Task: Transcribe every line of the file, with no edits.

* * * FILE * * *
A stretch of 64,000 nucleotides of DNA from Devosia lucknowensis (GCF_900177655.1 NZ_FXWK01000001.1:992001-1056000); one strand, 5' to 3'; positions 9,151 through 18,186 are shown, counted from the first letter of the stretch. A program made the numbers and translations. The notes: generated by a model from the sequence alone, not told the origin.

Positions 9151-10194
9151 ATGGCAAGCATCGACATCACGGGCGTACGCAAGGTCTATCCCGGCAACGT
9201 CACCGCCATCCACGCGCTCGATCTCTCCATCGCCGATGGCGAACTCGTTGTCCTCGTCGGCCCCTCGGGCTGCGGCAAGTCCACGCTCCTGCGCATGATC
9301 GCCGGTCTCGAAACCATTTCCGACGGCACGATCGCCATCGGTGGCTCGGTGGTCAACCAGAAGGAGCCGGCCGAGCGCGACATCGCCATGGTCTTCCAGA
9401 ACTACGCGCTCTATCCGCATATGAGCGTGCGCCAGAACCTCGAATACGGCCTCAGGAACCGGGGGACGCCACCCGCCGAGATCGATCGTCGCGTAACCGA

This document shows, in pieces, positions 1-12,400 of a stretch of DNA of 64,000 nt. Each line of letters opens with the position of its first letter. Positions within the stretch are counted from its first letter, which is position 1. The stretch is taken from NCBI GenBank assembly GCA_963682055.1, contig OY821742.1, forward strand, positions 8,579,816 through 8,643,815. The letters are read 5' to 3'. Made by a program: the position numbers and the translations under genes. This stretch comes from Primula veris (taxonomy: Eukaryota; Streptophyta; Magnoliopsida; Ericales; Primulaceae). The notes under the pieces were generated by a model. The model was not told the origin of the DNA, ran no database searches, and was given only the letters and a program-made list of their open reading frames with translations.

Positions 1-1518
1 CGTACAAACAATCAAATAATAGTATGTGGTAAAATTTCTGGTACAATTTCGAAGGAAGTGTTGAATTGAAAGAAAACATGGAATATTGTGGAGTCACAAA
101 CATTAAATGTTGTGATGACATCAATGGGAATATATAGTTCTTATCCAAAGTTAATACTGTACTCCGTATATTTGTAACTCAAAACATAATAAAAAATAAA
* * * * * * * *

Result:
A stretch of 64,000 nucleotides of DNA from Devosia lucknowensis (GCF_900177655.1 NZ_FXWK01000001.1:992001-1056000); one strand, 5' to 3'; positions 9,151 through 18,186 are shown, counted from the first letter of the stretch. A program made the numbers and translations. The notes: generated by a model from the sequence alone, not told the origin.

Positions 9151-10194
9151 ATGGCAAGCATCGACATCACGGGCGTACGCAAGGTCTATCCCGGCAACGT
9201 CACCGCCATCCACGCGCTCGATCTCTCCATCGCCGATGGCGAACTCGTTGTCCTCGTCGGCCCCTCGGGCTGCGGCAAGTCCACGCTCCTGCGCATGATC
9301 GCCGGTCTCGAAACCATTTCCGACGGCACGATCGCCATCGGTGGCTCGGTGGTCAACCAGAAGGAGCCGGCCGAGCGCGACATCGCCATGGTCTTCCAGA
9401 ACTACGCGCTCTATCCGCATATGAGCGTGCGCCAGAACCTCGAATACGGCCTCAGGAACCGGGGGACGCCACCCGCCGAGATCGATCGTCGCGTAACCGA

This document shows, in pieces, positions 1-12,400 of a stretch of DNA of 64,000 nt. Each line of letters opens with the position of its first letter. Positions within the stretch are counted from its first letter, which is position 1. The stretch is taken from NCBI GenBank assembly GCA_963682055.1, contig OY821742.1, forward strand, positions 8,579,816 through 8,643,815. The letters are read 5' to 3'. Made by a program: the position numbers and the translations under genes. This stretch comes from Primula veris (taxonomy: Eukaryota; Streptophyta; Magnoliopsida; Ericales; Primulaceae). The notes under the pieces were generated by a model. The model was not told the origin of the DNA, ran no database searches, and was given only the letters and a program-made list of their open reading frames with translations.

Positions 1-1518
1 CGTACAAACAATCAAATAATAGTATGTGGTAAAATTTCTGGTACAATTTCGAAGGAAGTGTTGAATTGAAAGAAAACATGGAATATTGTGGAGTCACAAA
101 CATTAAATGTTGTGATGACATCAATGGGAATATATAGTTCTTATCCAAAGTTAATACTGTACTCCGTATATTTGTAACTCAAAACATAATAAAAAATAAA